It’s easy to see where the problem lies: a show by a band of Metallica’s magnitude is hard to compress into such an intimate setting, particularly when you’re required – so long as you follow Mark Kermode’s recently published Wittertainment code of conduct– to effectively sit still and shut up, which is precisely the opposite of what you’d do at an actual Metallica concert. It’s an experience that doesn’t seem a natural fit for a cinema screen, and yet it’s a concept that’s taken off in leaps and bounds recently. Just ask Justin Bieber (Never Say Never), Katy Perry (Part of Me), One Direction (This Is Us) et al.
It must be noted that not all concert films take the same format, of course – some offer docudrama-style insights into the workings of the artists, while others, like Metallica’s latest offering, simply act as a live DVD with better production values. At the other end of the spectrum, some cinemas even screen live concerts as they happen, much in the same way that you might watch Glastonbury on BBC Three, after having failed to get tickets because you didn’t have time to sit at your computer hitting F5 in the vain hope that more get released.
In a way, then, perhaps that’s the purpose of concert films: an avenue for those who can’t make it to an actual concert to experience their favourite artists in a cheaper, more accessible medium. Al Doyle, ex-guitarist of LCD Soundsystem, has plenty of experience with concert films, having starred in one himself – Will Lovelace’s Shut Up and Play the Hits revolves around LCD Soundsystem’s final gig at Madison Square Garden, and features a mix of concert footage and insights into the band’s life.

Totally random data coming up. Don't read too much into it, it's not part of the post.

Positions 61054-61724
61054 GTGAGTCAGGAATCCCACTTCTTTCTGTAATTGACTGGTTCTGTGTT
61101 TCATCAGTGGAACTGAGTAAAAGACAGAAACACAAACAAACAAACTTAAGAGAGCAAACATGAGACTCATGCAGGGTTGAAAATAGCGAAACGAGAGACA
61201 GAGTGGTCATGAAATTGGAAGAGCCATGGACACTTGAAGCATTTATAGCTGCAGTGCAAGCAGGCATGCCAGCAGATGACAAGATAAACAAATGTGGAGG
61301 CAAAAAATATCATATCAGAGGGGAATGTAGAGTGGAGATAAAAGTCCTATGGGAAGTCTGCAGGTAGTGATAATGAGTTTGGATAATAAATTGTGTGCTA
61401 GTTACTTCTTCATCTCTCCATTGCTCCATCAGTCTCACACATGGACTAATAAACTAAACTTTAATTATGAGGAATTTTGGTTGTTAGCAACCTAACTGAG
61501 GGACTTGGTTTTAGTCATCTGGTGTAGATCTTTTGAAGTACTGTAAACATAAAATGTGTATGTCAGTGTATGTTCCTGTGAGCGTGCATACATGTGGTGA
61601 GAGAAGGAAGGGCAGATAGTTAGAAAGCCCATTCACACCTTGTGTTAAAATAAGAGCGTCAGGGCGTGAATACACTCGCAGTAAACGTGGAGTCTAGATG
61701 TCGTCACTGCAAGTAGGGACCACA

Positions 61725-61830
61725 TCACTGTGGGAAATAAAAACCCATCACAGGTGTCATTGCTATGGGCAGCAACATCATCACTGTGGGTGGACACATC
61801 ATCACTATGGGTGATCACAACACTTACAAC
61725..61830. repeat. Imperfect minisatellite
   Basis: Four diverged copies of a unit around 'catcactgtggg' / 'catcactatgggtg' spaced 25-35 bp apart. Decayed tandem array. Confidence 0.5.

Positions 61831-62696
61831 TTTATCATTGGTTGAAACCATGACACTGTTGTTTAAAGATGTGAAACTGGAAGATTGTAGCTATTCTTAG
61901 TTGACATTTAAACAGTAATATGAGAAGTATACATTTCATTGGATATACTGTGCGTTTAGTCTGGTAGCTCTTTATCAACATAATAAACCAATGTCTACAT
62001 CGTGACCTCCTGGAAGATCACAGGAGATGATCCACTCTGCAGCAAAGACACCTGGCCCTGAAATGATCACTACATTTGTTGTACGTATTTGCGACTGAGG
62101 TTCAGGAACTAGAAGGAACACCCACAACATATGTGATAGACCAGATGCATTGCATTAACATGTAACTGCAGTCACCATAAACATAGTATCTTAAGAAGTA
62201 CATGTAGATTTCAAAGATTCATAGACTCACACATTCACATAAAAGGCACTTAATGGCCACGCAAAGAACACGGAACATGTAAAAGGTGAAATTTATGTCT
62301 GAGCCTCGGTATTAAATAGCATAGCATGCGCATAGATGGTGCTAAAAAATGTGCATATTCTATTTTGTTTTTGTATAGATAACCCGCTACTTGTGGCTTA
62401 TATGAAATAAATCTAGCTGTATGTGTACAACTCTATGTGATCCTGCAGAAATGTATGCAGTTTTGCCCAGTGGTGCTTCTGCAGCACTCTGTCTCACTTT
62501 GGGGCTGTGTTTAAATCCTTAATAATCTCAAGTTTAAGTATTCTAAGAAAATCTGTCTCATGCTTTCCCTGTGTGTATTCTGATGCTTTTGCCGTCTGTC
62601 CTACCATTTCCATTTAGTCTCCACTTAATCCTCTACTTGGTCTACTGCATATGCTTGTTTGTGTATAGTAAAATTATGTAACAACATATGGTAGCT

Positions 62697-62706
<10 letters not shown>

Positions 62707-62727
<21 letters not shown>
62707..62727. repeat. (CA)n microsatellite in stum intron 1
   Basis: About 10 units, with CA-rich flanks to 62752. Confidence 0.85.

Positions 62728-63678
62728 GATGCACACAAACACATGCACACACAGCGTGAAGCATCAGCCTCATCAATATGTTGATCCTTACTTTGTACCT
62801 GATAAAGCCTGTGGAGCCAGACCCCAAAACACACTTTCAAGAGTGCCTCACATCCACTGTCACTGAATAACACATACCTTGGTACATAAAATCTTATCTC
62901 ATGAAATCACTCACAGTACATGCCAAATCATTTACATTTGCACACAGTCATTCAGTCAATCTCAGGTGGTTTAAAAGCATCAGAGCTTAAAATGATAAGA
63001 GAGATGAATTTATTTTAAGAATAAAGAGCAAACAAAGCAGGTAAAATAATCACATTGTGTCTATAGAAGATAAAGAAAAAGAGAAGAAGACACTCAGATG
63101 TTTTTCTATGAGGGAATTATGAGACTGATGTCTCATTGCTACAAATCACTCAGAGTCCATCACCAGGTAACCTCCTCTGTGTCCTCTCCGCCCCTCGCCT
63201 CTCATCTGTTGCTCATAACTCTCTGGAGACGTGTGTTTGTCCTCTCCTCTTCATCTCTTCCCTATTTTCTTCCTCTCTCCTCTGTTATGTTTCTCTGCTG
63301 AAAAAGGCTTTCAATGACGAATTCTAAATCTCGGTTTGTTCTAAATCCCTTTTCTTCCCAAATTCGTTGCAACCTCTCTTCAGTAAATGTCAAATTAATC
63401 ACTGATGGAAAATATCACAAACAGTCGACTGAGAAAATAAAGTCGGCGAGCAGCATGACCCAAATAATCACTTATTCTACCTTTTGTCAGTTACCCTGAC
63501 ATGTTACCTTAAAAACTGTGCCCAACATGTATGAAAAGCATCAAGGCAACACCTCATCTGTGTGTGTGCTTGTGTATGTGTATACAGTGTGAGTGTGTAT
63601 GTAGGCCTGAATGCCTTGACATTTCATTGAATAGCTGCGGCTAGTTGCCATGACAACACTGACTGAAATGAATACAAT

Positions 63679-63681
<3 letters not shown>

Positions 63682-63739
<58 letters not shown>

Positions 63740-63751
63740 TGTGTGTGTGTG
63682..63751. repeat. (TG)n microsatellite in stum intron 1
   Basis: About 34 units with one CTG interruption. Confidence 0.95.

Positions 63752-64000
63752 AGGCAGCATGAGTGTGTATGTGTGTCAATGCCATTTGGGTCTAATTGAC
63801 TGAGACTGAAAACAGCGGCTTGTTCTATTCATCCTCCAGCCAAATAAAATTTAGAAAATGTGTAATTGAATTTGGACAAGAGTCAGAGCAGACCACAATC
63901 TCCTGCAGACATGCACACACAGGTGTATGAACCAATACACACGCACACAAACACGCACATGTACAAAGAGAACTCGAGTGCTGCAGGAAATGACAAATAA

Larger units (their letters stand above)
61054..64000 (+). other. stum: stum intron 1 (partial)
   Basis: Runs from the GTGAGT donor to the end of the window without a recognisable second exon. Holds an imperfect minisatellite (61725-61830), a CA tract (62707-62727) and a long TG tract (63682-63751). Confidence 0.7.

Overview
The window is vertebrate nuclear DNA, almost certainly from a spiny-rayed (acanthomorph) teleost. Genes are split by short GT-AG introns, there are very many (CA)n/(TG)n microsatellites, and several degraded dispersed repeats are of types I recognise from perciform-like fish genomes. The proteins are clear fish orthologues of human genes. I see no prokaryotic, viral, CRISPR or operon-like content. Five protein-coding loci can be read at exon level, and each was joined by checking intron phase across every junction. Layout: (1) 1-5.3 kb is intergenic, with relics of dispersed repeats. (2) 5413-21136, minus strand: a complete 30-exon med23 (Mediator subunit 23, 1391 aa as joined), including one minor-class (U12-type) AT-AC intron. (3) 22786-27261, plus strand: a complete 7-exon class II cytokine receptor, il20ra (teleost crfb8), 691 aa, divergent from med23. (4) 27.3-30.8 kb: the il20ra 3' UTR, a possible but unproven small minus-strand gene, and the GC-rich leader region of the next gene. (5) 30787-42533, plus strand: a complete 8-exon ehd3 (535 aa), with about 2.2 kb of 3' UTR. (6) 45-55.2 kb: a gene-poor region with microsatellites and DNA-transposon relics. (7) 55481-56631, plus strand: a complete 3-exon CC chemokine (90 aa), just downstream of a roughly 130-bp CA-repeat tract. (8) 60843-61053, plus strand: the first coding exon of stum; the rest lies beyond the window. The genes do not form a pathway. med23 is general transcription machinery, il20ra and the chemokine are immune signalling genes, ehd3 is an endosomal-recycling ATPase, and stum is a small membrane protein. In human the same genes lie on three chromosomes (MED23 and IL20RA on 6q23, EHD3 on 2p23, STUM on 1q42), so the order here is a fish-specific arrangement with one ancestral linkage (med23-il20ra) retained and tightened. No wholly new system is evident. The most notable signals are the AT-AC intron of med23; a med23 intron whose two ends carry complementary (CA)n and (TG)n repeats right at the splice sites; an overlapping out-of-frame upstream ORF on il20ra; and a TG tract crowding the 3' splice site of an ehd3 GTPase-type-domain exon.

The film came about primarily as part of the build-up to the band’s final show. “We wanted to get all we could out of it,” Al says. “So we knew it needed to be filmed. [Frontman] James [Murphy] was already involved in doing a documentary with Pulse Films, and so the final concert movie became an addition to a project which was already addressing his general motivations and reasons for quitting.”
Al says the main purpose of these films is to further the experience for fans: “They can demonstrate a band’s strengths or highlight a unique moment. [They’re for] fans, but also people who came late to a gig and want to catch up, or people who can’t afford to go to a specific gig.”